Chef-backed salad franchise hits the market

By Nick Hall | 20 Feb 2020 View comments

A fresh salad franchise backed by internationally renowned chef Josef Huber is set to take the fast food sector by storm.

Over the last four years, Greenhouse Asian Salads has built a reputation as a leading healthy eating concept, and now for the first time, fans can get in on the action.

Speaking with Inside Franchise Business, Huber revealed that the fresh salad concept had launched an inugural franchise model, following the enormous success of the chain’s two existing outlets in Edgecliff and Lane Cove.

“We knew it was always going to be a bit tough selling salads in Australia, where salads are usually seen as a side dish, but we persevered,” Huber said.

“Now, there’s a big line out the door every day and I constantly have people asking me how they can invest or how they can open one of their own. It was that interest and support that really led us down this path.”

But for all its success, Greenhouse Asian Salads wasn’t always the business Huber had in mind.

Greenhouse Asian Salads concept

The Sydney-based operation launched back in 2015, when the professional chef found a kinship with then-colleague, now-business partner Lanna Wannawong. Her Thai-inspired salads were such a hit at his pizzeria Kirribilli Kitchens, Huber knew there was potential for growth.

“For fun, Lanna would make us salads and I couldn’t believe how great they were. I realised that there was definitely a market for these delicious and healthy salads, and that we needed to get these out to the public,” he said.

“Owning a number of restaurants in the past, I know the challenges that come with running a food operation. There are always dramas with chefs or grease traps or ongoing costs. This business is so easily replicated because you don’t need qualified chefs and many of those challenges are removed.”

The salad franchise concept will see Huber and Wannawong provide franchisees with perfectly cooked meat and deli options to compliment the healthy range. All products are made fresh daily, which Huber said was one element of the operation he wasn’t willing to compromise on.

“There definitely are challenges in making everything fresh, but they are entirely necessary. I’ve seen businesses pre-make things and it never works,” he said.

“You might sell things fast and cheap, but what do you do if you don’t sell it? I was never into pre-making things, because it limits what you can do. If you are going to prepare fresh to order, it has to be fast, it will require more staff and more organisation but it is possible and that’s why we created this concept.”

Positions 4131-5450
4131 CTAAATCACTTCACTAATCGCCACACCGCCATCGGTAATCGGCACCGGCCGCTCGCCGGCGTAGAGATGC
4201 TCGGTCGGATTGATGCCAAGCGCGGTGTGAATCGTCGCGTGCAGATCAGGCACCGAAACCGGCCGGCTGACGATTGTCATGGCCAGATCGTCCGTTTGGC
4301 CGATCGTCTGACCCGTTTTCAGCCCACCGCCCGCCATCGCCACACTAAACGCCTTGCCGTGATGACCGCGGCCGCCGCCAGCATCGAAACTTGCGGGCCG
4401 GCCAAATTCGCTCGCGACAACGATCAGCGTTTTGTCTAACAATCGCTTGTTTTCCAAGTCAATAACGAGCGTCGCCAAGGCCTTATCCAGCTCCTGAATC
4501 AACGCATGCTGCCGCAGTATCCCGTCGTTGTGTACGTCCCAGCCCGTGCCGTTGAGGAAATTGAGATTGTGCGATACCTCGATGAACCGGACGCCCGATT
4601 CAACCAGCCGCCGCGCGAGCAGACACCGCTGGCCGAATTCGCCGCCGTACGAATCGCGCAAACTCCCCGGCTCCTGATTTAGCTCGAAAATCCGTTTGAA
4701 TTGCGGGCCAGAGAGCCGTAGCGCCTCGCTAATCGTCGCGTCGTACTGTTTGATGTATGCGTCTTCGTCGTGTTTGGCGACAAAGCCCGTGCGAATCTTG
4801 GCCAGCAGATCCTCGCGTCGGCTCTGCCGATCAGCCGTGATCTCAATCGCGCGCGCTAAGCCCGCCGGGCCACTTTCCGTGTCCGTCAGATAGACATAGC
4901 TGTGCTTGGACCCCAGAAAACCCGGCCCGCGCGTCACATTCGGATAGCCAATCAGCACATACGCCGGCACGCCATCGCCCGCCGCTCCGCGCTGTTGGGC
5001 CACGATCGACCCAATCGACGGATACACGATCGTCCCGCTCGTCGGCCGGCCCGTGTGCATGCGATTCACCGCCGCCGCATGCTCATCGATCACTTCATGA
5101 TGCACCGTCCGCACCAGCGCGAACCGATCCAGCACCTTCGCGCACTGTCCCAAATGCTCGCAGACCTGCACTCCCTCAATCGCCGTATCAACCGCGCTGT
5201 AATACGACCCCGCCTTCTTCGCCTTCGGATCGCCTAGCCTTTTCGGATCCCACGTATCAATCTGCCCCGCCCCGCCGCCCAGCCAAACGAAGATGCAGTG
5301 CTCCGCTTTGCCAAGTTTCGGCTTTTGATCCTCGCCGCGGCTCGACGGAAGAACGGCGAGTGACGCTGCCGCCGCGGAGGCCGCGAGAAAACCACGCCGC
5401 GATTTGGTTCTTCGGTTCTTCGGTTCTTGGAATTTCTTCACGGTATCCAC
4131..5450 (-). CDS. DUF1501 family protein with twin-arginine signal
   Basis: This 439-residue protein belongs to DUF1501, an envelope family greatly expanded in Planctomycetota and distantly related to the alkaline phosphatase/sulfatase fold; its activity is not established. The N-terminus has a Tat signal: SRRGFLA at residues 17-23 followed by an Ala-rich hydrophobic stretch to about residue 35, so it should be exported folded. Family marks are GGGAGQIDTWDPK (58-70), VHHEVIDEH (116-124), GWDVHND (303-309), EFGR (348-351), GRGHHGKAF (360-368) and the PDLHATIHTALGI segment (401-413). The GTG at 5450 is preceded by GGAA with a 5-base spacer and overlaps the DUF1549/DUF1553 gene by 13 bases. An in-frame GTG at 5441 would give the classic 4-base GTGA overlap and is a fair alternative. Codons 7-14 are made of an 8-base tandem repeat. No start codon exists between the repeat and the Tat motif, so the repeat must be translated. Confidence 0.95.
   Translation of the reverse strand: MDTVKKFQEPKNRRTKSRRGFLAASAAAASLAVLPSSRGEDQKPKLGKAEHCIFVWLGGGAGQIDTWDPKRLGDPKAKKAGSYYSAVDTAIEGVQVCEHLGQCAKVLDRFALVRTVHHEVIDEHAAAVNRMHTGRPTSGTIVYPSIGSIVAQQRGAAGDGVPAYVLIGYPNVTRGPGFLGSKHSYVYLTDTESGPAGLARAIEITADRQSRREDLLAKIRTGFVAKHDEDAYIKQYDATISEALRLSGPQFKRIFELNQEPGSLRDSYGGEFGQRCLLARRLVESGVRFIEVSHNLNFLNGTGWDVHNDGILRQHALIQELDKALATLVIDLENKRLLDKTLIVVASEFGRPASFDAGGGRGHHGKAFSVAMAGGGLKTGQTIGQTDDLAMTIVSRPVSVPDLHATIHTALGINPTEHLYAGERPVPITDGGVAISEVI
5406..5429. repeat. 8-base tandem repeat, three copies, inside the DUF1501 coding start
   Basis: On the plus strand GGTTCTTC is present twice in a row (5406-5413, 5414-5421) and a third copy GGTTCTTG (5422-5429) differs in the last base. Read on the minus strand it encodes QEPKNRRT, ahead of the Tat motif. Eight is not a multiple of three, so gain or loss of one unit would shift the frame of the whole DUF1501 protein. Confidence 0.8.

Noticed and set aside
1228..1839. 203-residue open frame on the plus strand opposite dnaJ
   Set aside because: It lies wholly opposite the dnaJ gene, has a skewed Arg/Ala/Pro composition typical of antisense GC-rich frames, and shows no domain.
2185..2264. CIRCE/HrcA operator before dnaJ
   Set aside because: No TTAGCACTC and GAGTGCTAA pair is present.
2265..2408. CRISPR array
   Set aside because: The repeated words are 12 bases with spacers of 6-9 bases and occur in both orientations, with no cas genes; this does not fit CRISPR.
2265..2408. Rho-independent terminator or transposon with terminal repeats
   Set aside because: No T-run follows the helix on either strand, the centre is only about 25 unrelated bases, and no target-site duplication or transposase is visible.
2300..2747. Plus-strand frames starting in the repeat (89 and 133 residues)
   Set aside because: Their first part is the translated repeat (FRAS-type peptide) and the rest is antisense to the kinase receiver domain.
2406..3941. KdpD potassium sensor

While the focus on fresh is definitely front and centre, Huber also revealed a sneaky ulterior motive behind his Greenhouse Asian Salads venture.

Restaurant mentorship

The professional chef explained that in his hospitality career, he had taken the most pleasure from mentoring staff and workers, helping them to launch their own restaurants and kitchens.

“There are lots of people that want to buy a business but don’t have the money. I wanted to help them, so I regularly went into partnership with people I believed in,” he said.

“They do the work, but I put up the money, the risk and the capital to make it happen. My purpose is to be a mentor. I don’t want to be retired, I want to watch people grow.”

Huber said the transition from restaurant partner and financier to franchisor was a natural progression. With Greenhouse Asian Salads, he is able to provide the framework for motivated hospitality entrepreneurs to get off on the right foot.

“I never thought I would be a franchising person; I am a creator, I can’t have limits, but not everyone is like me. Some people don’t know what they’re doing, so you need to give them the concept,” he said.

Developing health consciousness

It’s a good time to make the move. Australia’s developing health consciousness is redefining the quick service restaurant (QSR) landscape, which Huber said is future-proofing the salad franchise industry.

“This is the type of food that people will eat in 10 to 20 years,” he said.

“Burger concepts and fast food is a big hit now, but health consciousness is where the market is going. How often can you eat burgers? It’s not an everyday food, and the world is really turning against carbohydrates and sugar.”

The Greenhouse Asian Salads concept is now available to the right partners, but the business is set to take a measured approach to expansion. The salad franchise will look to open two franchises in the first 12 months, in the Sydney area.

Huber said by staying local, he can ensure store compliance, quality and consistency is maintained. After that, will come interstate growth.

“Once we hit around 10, that’s when we’ll look to explore interstate opportunities,” he said,

“But it’s great, our business grows every week because we’re not focused on trends. I always say, we’re not in food business, we’re more in the health business.”